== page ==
At one place, I saw copies of front pages of various news papers such as Young India, Indian Opinion, Harijan, Harijan Sewak, which Gandhi during the Indian freedom struggle. Gandhi took over Navjivan weekly and Young India in Gujarati and English respectively in this building in 1919. We all know how Gandhi’s heart was always concerned for the upliftment of Harijans (a name meaning people of God, which Gandhi used to call lower caste people or Dalits). One can imagine from the life of Gandhi how much he was active. It is written somewhere in the museum that while writing whenever his right hand was tired, Gandhi used to write in his left hand without taking rest. In the thick of action, as he was actively involved in the freedom struggle, he could manage to read and write volumes after volumes.
In the museum I saw the painting of Srimad Rajchandra (1867-1901), an ascetic who influenced Gandhi so deeply. Gandhi wrote in 1930 about this ascetic who died at a young age of 34, “Srimad Rajchandra captivated my heart in religious matters as no other man has till now. In moulding my inner life Tolstoy and Ruskin vied with Kavi (poet) Rajchandra. But Kavi’s influence was undoubtedly deeper.”
I could see postal stamps from almost every country of the world to mark the birthday centenary of Gandhi in 1969-1970. There are also posters, pamphlets, some quoting Gandhi, to mark the occasion. Some of those quotations are very powerful and much relevant today. They are perhaps powerful antidotes to communal violence and parochialism that have wrecked havoc in India in recent years. Gandhi in these messages exhorts countrymen to think from a wider Indian identity and perspective rather than as a Hindu or Muslim, or Marathi or Gujarati, or any such other narrow divisions.
Gandhi’s love for his wife and parents is well depicted in the paintings and pictures in the museum. At one place, after the death of his wife and great companion for 62 years Kasturba Gandhi (whom Gandhi called Ba), Gandhi said ‘it is difficult to imagine life without Ba.’ In a painting, the head of deceased Kasturba was lying in rest on the lap of Gandhi. Before going to London for study, Gandhi took an oath before his mother. His mother allowed him to go but on the condition that ‘he will not touch wine, woman and meat.’ And Gandhi kept the promise. In this, he was in the image of his mother, whom he describes as a woman who keeps all the promises, even the toughest. At some place he says during his service to his father for about five years when he was ill, Gandhi used to discuss many issues with him. There is a painting in which the teenage Gandhi kneels down before his father asking forgiveness for theft, which his father accepted, in fact appreciated the confession of his son.
There are many other interesting things as well in the museum. Gandhi’s meeting with famous personalities like Romain Rolland, Charlie Chaplin, Rabindranath Tagore, his stay with working class people of London for about eight weeks are well depicted in the paintings and pictures in the museum. In one of the photographs it is shown that Rolland was playing Beethoven’s symphony at the request of Gandhi in Geneva.
Some very interesting things I also found in the galleries. In the first floor, one can see a copy of Gandhi’s passport to visit to London in 1931 to attend Round Table Conference. In the passport his citizenship was written as ‘British protected subject’ (perhaps that was the status of all Indians then), his height five feet four inches, his occupation as ‘farmer (bar-at-law) non practicing.’ There are many such interesting things one can find in Mani Bhavan. In one picture Gandhi was sitting like a stone as one of the renowned sculptors Joe Davidson was drawing his painting in 1931. There are in the museum replicas such as bowels, utensils, knives, etc. which Gandhi was using while staying in jail.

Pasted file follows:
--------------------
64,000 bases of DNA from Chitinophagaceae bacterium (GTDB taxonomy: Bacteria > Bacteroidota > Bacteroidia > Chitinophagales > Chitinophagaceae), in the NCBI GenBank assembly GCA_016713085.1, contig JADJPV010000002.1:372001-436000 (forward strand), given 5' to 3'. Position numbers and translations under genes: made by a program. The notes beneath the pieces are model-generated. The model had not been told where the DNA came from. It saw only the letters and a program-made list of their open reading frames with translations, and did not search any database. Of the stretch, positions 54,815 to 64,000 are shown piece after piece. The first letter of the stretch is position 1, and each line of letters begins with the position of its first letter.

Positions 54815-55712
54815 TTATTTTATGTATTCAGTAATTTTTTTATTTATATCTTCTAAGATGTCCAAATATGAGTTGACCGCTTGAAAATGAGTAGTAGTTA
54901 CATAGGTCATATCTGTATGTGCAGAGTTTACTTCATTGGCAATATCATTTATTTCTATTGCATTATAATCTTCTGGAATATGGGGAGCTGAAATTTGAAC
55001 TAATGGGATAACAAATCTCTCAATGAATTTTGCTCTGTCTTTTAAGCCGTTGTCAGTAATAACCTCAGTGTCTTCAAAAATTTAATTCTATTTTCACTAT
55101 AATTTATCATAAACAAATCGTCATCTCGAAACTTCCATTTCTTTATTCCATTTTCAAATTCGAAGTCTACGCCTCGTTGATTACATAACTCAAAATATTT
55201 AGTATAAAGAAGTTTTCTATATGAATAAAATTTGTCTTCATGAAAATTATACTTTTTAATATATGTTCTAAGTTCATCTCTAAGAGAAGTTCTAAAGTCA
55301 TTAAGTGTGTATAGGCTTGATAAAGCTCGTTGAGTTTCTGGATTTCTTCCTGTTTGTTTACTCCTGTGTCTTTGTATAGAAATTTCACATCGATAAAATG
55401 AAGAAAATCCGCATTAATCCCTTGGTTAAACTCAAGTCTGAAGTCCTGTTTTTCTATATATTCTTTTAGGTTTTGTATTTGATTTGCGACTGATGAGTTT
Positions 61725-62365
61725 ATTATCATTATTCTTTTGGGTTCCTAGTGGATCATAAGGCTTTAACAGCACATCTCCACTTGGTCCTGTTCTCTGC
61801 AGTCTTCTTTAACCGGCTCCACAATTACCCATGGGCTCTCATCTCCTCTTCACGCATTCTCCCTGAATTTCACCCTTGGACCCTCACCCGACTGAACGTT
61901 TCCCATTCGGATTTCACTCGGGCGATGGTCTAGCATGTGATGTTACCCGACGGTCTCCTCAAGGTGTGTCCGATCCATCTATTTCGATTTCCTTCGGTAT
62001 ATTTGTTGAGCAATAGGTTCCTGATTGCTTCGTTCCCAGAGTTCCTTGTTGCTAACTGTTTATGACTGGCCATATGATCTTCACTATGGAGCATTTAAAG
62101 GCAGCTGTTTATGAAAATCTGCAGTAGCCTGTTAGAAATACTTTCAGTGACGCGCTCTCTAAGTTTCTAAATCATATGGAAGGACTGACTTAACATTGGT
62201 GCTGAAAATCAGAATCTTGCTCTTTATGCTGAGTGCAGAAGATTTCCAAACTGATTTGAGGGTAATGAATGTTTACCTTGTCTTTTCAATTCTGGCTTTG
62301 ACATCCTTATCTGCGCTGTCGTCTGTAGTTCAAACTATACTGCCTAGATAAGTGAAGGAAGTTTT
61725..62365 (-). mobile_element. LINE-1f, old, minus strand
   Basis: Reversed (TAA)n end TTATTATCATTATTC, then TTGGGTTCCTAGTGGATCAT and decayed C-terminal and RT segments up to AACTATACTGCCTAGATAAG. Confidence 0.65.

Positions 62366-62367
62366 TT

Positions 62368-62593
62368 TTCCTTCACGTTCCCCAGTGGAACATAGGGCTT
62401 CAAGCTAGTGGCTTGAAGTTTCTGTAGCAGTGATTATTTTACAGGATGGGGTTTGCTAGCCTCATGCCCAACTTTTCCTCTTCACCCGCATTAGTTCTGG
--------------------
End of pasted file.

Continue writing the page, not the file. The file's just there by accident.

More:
In Gandhi’s living room on the second floor, one can see from the glass the original Charkha (the spinning wheel, Gandhi’s symbol of self-dependence) he was using, his bed on the floor, his Kadam (wooden slipper), his book stand, and many other things. I imagined Gandhi while viewing that room. The room is still there, the great soul has departed, but his ideas still reverberate in the world. We all know how great leaders like Martin Luther King Jr. and Nelson Mandela and many others were influenced by him. I remember reading somewhere how one of the great peace activists of our time Johan Galtung started crying at the news of the departure of the great soul.
The US President, Barack Obama during his visit to Mumbai last year in November paid tribute to Gandhi in Mani Bhavan. In the museum is adorned a stone (stone of hope, from Martin Luther King Jr. memorial) presented by Barack and Michelle Obama to the museum.
It was a great experience indeed! I wish every person believing in peace must visit the museum and feel Gandhi and learn to follow his messages. Hope, people with radical ideas come to the museum and learn from the ideas of the great soul. If this happens, which I pray, we will not have wars and violence. Gandhi, the visit to museum made me further convinced, is much more relevant in today’s world in which we are witnessing violence almost on daily basis in almost in every place. Which peace loving citizen will not agree with Gandhi when he says in peace lies the salvation of the mankind, not in violence!
Dr Debidatta Aurobinda Mahapatra is currently part of the research faculty at the Centre for Central Eurasian Studies, University of Mumbai, India. He specializes on issues of conflict, peace and development, terrorism and strategic aspects of Central Eurasia.
This article originally appeared on Transcend Media Service (TMS) on 30 May 2011.